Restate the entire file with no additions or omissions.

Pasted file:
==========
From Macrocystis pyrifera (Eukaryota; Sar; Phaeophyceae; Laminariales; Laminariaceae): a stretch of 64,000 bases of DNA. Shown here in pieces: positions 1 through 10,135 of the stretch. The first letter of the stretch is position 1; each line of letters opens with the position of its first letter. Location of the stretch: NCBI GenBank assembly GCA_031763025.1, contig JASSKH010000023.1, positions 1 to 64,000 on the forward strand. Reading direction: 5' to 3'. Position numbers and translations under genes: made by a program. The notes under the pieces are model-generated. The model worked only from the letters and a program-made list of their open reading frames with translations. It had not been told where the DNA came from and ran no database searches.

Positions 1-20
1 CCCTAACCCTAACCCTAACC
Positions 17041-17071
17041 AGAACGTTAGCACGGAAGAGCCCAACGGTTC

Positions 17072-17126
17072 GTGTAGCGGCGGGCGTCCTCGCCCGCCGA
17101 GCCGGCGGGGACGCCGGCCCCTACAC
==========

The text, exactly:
From Macrocystis pyrifera (Eukaryota; Sar; Phaeophyceae; Laminariales; Laminariaceae): a stretch of 64,000 bases of DNA. Shown here in pieces: positions 1 through 10,135 of the stretch. The first letter of the stretch is position 1; each line of letters opens with the position of its first letter. Location of the stretch: NCBI GenBank assembly GCA_031763025.1, contig JASSKH010000023.1, positions 1 to 64,000 on the forward strand. Reading direction: 5' to 3'. Position numbers and translations under genes: made by a program. The notes under the pieces are model-generated. The model worked only from the letters and a program-made list of their open reading frames with translations. It had not been told where the DNA came from and ran no database searches.

Positions 1-20
1 CCCTAACCCTAACCCTAACC
Positions 17041-17071
17041 AGAACGTTAGCACGGAAGAGCCCAACGGTTC

Positions 17072-17126
17072 GTGTAGCGGCGGGCGTCCTCGCCCGCCGA
17101 GCCGGCGGGGACGCCGGCCCCTACAC